Black History Year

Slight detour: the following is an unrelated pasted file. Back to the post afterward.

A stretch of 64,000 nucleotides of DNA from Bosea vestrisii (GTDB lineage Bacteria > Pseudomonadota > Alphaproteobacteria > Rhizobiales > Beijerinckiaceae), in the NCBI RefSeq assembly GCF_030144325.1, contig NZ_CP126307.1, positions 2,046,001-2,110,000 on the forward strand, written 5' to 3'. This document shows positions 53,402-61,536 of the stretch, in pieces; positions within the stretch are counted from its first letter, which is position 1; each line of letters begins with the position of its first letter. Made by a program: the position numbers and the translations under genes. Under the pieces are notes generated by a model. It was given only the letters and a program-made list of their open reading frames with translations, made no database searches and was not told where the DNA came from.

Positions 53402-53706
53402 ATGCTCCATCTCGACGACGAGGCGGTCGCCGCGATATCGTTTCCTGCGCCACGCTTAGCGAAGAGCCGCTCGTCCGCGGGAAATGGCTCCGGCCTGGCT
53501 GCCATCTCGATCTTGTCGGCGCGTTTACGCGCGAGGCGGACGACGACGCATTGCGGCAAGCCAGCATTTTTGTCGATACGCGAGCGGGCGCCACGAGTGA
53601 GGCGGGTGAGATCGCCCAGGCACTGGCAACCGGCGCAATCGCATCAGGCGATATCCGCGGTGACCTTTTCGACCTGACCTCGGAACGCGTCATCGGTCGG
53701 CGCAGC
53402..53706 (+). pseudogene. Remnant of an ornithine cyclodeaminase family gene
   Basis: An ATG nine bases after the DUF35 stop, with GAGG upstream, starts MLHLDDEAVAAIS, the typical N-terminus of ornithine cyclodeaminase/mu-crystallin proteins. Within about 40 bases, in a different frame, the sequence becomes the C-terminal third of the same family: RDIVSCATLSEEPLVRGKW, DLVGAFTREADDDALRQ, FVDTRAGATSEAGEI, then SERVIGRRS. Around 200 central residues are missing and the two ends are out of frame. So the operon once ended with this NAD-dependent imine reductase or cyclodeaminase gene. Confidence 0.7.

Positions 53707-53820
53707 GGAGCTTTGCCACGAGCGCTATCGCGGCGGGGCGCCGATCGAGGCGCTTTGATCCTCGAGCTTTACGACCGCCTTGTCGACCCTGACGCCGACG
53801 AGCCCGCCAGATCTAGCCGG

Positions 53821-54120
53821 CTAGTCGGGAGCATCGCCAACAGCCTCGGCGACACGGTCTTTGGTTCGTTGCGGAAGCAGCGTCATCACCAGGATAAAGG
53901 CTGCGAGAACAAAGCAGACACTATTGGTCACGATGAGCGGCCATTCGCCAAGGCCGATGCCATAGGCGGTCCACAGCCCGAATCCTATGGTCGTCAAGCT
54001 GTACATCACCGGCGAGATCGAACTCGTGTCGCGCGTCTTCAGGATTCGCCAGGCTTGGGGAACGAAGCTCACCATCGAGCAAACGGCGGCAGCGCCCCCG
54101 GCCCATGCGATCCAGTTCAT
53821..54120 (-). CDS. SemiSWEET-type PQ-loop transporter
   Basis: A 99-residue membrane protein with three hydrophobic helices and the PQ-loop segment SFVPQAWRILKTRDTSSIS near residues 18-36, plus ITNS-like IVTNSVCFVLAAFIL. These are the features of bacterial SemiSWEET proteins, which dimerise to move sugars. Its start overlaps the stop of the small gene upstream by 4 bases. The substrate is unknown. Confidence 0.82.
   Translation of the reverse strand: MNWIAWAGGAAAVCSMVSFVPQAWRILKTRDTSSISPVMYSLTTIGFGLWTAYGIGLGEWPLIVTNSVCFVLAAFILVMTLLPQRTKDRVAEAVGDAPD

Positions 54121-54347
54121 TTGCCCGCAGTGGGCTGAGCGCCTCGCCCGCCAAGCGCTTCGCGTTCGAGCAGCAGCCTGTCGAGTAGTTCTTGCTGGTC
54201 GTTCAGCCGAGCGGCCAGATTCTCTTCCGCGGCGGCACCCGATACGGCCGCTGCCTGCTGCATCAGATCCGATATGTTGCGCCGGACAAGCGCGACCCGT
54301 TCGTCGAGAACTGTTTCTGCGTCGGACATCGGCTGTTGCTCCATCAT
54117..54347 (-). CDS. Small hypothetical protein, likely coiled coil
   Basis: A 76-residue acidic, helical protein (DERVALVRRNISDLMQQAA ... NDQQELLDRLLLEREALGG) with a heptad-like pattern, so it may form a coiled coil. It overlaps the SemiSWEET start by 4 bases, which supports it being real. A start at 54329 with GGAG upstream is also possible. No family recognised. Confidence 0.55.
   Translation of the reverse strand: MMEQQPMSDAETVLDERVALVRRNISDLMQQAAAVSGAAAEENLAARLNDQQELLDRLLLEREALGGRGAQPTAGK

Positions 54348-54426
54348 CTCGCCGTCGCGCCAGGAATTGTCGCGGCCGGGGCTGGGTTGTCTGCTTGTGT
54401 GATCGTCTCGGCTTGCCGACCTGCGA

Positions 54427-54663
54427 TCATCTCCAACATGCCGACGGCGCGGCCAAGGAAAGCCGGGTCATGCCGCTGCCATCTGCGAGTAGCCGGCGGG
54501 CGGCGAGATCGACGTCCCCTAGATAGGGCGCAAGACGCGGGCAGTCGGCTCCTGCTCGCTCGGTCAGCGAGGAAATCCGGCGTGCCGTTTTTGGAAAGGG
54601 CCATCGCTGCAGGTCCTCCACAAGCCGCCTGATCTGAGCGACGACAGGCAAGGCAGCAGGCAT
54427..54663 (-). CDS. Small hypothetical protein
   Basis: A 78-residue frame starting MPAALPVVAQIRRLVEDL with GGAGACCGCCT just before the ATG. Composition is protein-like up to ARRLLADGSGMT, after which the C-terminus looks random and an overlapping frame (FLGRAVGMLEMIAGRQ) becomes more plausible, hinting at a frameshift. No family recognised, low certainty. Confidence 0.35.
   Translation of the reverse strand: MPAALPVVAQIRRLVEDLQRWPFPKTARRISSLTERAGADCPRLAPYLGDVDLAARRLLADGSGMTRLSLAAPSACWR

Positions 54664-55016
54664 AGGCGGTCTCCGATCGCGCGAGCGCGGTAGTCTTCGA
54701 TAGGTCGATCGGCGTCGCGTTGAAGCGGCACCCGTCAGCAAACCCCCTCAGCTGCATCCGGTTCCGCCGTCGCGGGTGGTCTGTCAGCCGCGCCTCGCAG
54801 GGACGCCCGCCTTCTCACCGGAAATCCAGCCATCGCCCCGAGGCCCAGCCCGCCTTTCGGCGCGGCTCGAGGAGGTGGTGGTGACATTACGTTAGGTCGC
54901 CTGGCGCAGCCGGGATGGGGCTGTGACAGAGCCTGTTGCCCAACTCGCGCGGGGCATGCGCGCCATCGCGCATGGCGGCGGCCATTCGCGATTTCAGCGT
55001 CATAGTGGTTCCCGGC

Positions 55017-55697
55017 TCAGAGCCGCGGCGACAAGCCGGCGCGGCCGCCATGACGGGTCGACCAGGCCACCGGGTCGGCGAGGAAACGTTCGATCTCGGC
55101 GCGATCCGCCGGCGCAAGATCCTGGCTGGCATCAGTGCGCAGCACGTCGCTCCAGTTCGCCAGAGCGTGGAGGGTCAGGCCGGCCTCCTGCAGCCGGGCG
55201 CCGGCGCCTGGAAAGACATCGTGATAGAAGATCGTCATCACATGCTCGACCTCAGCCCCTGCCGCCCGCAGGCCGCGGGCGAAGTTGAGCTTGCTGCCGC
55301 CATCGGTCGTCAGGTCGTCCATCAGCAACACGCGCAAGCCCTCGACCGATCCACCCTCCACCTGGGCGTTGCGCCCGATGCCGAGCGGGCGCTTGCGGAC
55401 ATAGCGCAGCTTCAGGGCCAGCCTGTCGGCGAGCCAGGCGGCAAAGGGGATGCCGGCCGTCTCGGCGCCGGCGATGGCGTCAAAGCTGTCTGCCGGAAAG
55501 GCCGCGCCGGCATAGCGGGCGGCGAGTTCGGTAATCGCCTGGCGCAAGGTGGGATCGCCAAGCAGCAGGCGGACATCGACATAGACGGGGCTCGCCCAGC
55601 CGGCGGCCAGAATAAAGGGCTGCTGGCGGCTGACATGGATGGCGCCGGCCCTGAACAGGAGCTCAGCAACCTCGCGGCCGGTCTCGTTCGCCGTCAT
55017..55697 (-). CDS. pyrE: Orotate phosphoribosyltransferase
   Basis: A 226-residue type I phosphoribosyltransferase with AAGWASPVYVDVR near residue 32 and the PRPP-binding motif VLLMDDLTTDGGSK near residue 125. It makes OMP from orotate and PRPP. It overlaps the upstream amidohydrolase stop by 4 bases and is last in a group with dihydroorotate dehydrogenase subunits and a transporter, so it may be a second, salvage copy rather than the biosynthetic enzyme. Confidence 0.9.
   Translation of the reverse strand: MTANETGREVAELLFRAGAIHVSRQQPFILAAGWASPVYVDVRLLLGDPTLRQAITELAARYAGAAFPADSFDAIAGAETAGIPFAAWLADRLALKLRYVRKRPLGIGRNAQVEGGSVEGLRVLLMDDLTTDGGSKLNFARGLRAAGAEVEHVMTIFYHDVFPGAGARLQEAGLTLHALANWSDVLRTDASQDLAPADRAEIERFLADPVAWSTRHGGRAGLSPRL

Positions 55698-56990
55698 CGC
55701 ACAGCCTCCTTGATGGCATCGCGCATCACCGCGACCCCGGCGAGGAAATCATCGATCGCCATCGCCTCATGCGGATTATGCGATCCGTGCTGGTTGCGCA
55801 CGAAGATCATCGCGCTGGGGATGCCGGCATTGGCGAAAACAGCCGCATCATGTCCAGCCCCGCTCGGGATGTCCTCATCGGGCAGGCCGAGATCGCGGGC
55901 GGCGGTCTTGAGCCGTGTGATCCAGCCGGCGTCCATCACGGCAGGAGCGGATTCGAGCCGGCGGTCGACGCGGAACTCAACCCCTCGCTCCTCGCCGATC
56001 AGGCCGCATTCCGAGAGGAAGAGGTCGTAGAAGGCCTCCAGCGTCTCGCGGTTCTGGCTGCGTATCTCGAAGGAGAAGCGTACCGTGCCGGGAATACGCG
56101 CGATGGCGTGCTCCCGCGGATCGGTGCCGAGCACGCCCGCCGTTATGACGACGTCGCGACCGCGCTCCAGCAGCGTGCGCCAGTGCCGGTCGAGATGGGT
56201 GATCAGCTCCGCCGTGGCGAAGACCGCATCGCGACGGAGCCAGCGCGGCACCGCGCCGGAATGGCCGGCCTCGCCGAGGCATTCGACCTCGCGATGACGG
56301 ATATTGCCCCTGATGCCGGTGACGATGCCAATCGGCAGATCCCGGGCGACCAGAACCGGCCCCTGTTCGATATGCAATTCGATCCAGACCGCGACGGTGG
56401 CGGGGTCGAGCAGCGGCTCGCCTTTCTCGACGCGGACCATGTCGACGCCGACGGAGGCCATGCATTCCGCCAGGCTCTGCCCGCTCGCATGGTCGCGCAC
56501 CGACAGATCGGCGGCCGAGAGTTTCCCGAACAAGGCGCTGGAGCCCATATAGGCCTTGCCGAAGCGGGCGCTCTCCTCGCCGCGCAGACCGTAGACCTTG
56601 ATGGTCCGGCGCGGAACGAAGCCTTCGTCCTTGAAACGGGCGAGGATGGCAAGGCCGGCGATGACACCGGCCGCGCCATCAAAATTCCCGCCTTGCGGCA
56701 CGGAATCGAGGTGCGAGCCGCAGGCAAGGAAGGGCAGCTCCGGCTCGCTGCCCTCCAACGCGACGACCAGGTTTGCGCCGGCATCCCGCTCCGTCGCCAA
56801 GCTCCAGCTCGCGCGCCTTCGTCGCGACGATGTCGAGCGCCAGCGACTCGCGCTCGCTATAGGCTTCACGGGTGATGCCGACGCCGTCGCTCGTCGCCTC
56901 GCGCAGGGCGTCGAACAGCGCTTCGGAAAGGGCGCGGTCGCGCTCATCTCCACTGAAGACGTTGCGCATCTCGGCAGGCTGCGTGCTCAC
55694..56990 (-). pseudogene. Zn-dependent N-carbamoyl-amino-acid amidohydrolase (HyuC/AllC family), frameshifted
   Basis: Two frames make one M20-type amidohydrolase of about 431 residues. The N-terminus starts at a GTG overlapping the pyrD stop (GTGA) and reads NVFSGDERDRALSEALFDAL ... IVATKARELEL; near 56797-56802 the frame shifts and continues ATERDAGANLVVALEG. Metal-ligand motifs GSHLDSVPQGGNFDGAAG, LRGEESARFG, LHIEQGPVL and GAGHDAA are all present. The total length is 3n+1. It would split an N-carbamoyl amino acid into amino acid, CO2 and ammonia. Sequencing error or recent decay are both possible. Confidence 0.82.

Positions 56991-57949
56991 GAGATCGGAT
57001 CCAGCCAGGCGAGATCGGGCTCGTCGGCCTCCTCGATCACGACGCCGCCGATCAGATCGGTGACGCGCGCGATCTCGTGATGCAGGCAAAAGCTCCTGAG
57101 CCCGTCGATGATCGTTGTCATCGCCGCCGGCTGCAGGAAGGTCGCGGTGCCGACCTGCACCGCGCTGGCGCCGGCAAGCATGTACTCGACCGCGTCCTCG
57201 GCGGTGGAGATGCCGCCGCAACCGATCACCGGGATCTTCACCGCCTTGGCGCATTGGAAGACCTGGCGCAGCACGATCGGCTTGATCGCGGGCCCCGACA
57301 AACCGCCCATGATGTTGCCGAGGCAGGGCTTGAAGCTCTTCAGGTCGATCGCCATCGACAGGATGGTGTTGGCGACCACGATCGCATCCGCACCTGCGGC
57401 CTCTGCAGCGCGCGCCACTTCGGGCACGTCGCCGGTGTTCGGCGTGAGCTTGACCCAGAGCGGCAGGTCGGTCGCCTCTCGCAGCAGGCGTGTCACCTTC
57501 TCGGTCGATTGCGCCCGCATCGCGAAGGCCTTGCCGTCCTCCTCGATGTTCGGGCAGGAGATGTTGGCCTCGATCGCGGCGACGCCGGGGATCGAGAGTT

"black" Discussed on Black History Year